Showdown at the crossroads

GoJackets.com previews Thursday night's N.C. State-Georgia Tech football game in Atlanta.

It is received wisdom that today's college football fans have the all the steadfast patience of sugar-dosed 2-year-olds. So little wonder that Chuck Amato, an NC State alum who led them to 11 wins and a Gator Bowl victory three years ago, is being measured in his sixth year for a firecoach.com website .

Missing QB Philip Rivers, and crippled by offensive-line injuries, the Wolfpack went 5-6 last year and missed a bowl trip for the first time in Amato's tenure. They are 1-2 this year because they have played Virginia Tech and because North Carolina has a pretty good team. It's a wonder Amato hasn't already been fired. Even the Charlotte Observer is cracking on his fashion choices.

Tech coach Chan Gailey, while a bit more popular at 3-1 and Top 25 in the polls, hasn't the luxury of a big winning season in his four-plus years. He, too, committed the sin of playing Virginia Tech this year, so he's also hearing grumbles from the firejesus.com'ers (shoutout to The Hive's GTDean!). Thus, we have two pretty good teams meeting in what should be a pretty good midseason game, but for Huge Stakes that could Affect the Futures of the Programs.

Sheesh. Can't you people just enjoy a nice Thursday evening with the Atlanta skyscrapers in the backdrop?

Georgia Tech has owned this series recently, for no particular reason, taking eight of the last nine. The 2002 Wolfpack was 9-0 and No. 8 until an undistinguished Jackets squad came to Raleigh and won 24-17. N.C. State hasn't won in Atlanta since the ESPN broadcast featured Willie Horton ads.

To continue the trend, Tech's undersized, underage offensive line has to snap back from their 16-hurries, 2-sacks, 3-yards-per-rush butt-whipping in Blacksburg and give Reggie Ball a little time to throw. All over his brain fever, Ball will get the green light to run bootlegs and draws, which should help a lot. If he passes and scrambles well, P. J. Daniels should have room to run. If so, N.C. State's no-longer world-class defense could come apart at the seams the way they did in the second half against UNC.

Amato is unlikely to pick a fight with Gailey (as he did in pregame last week with UNC's John Bunting). Tech would like him to do something clownish (aside from the inevitable wraparound shades and red shoes), in order to fire up his team and spur them on to their accustomed 10 penalties a game. The Jackets injury-depleted D will need all the help it can get against the pass-happy Pack.

Where they're coming from: N.C. State's hopes that last year's 5-6 record was a fluke took a hit Sept. 24 when they lost at home to archrival North Carolina, 31-24. North Carolina bullied the Wolfpack in the second half, taking an early fourth-quarter lead and daring N.C. State to do something about it. They didn't. Prior to that game, N.C. State fans were understandably optimistic, despite a 1-1 record, because they had lost to Virginia Tech by only 4 points in their opener. They blew out Eastern Kentucky like a birthday cake, romping 54-10. Thursday will be the first road game in 2005 for the Wolfpack.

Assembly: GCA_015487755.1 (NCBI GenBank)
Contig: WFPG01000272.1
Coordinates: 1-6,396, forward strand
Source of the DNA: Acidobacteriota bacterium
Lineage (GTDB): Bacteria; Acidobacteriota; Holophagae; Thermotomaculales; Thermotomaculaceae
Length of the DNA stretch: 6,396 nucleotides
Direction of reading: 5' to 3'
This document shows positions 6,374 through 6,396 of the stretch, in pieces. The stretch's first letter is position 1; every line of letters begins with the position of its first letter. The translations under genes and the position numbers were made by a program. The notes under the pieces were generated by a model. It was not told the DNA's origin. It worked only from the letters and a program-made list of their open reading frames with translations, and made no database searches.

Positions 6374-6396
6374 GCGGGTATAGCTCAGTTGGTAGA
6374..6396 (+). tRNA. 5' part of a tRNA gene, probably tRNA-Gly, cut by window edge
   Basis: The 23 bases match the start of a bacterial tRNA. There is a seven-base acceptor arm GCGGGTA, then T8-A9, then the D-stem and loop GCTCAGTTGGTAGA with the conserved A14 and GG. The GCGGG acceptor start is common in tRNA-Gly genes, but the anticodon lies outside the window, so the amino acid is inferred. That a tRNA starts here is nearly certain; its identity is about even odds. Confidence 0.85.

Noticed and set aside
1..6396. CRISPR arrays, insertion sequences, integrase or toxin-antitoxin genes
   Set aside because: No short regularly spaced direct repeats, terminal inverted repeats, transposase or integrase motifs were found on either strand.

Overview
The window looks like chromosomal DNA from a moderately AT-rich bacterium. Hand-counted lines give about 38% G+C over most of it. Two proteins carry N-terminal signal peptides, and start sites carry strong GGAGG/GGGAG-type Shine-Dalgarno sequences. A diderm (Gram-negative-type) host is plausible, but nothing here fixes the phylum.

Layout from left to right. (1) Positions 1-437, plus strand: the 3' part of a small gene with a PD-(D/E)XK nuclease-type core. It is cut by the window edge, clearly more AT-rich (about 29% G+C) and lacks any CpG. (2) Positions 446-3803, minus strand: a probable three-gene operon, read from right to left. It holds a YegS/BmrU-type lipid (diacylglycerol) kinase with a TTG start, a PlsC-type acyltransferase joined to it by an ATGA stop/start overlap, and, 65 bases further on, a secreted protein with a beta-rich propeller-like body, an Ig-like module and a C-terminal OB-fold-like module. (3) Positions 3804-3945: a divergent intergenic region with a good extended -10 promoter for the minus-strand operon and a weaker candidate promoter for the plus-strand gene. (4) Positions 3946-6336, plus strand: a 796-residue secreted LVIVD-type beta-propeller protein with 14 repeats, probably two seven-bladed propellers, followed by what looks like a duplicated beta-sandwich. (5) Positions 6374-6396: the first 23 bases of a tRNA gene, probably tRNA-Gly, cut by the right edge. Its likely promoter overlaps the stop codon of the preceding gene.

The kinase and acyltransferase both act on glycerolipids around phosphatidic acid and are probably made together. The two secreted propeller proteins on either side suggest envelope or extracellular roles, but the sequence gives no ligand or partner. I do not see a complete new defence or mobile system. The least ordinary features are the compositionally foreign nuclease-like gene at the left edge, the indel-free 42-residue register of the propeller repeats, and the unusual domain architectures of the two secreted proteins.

Wolfpackers to watch: Amato, simply to gather fashion don'ts....seriously, freshman tailback Toney Baker has a nose for the end zone, scoring twice against UNC despite the fact the Tar Heels held N.C. State to 13 yards rushing. Baker is tied for the ACC lead with 5 TDs, and averages 6.2 yards per carry. When not picking himself off the turf (six sacks against UNC), quarterback Jay Davis is a heck of a passer, completing more than 63 percent of his throws for 267.3 yards per game. Davis' favorite targets are Tramain Hall, who also returns punts, and tight end T.J. Williams, a Mackey Award nominee. On defense, superlative linebacker Stephen Tulloch averages 10.5 tackles per game, second in the ACC. He recorded 19 vs. UNC. Junior defensive end Manny Lawson (6-5, 245) has four sacks, and he's the little fella compared to fellow junior DE Mario Williams (6-7, 285).

Who's hurt: Wolfpack offensive tackle James Newby left the UNC game with back problems, and is listed only as a co-starter on the depth chart. Tech's Reggie Ball is expected to be fully recovered from viral meningitis. Tech expects again to miss DE Eric Henderson, out the past two games with a bad ankle, and tight end Michael Matthews is questionable.

Xs and Os: On offense, the Wolfpack mostly throw the ball short to medium, and run fitfully. Despite Baker's scoring success, sophomore Darrell Blackman is scheduled to get more snaps to beef up the running game. Downfield passing is something they'd like to do more, but their pass protection hasn't been up to it. But given time, Davis is more than capable of finding the open man. On defense, the Wolfpack's 4-3 is solid up front, getting 8 of 10 sacks from linemen and backers. The secondary are known more for their hitting than pass coverage, with three interceptions on the year. Special teams are usually a strength for Amato's teams, but a bad punt snap last week gave North Carolina a touchdown. The Wolfpack have a great kickoff return team (33.8 yard average), bad news for Tech's struggling kickoff squad.

Key matchups: Tech DE Adamm Oliver vs. N.C. State OT Derek Morris. If Henderson remains out, the redshirt sophomore Oliver (6-4, 260) must at least occupy the Wolfpack's one truly big lineman (6-6, 333) to allow blitzers to put pressure on Davis. It will be quickness vs. strength. On offense, Tech fullback Mike Cox must find Tulloch and knock him down to free P.J. Daniels and Tashard Choice.


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